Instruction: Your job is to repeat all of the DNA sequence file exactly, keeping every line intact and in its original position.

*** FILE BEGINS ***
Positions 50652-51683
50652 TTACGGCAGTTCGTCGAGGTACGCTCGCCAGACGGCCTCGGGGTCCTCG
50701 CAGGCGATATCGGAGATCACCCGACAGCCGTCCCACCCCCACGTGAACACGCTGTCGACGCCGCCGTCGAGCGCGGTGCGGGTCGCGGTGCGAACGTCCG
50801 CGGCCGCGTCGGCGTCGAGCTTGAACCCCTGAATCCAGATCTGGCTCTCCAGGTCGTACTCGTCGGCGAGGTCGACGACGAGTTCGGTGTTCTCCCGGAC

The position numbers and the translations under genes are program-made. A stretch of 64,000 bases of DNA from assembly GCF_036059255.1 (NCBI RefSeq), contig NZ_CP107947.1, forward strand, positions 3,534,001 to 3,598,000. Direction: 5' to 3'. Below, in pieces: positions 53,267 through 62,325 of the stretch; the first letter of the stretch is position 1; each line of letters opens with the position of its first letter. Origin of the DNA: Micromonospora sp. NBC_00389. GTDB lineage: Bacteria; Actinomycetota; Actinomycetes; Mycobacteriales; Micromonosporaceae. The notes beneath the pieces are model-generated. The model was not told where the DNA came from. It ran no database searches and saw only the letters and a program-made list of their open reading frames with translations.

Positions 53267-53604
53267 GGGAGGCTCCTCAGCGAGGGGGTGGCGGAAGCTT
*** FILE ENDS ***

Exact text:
Positions 50652-51683
50652 TTACGGCAGTTCGTCGAGGTACGCTCGCCAGACGGCCTCGGGGTCCTCG
50701 CAGGCGATATCGGAGATCACCCGACAGCCGTCCCACCCCCACGTGAACACGCTGTCGACGCCGCCGTCGAGCGCGGTGCGGGTCGCGGTGCGAACGTCCG
50801 CGGCCGCGTCGGCGTCGAGCTTGAACCCCTGAATCCAGATCTGGCTCTCCAGGTCGTACTCGTCGGCGAGGTCGACGACGAGTTCGGTGTTCTCCCGGAC

The position numbers and the translations under genes are program-made. A stretch of 64,000 bases of DNA from assembly GCF_036059255.1 (NCBI RefSeq), contig NZ_CP107947.1, forward strand, positions 3,534,001 to 3,598,000. Direction: 5' to 3'. Below, in pieces: positions 53,267 through 62,325 of the stretch; the first letter of the stretch is position 1; each line of letters opens with the position of its first letter. Origin of the DNA: Micromonospora sp. NBC_00389. GTDB lineage: Bacteria; Actinomycetota; Actinomycetes; Mycobacteriales; Micromonosporaceae. The notes beneath the pieces are model-generated. The model was not told where the DNA came from. It ran no database searches and saw only the letters and a program-made list of their open reading frames with translations.

Positions 53267-53604
53267 GGGAGGCTCCTCAGCGAGGGGGTGGCGGAAGCTT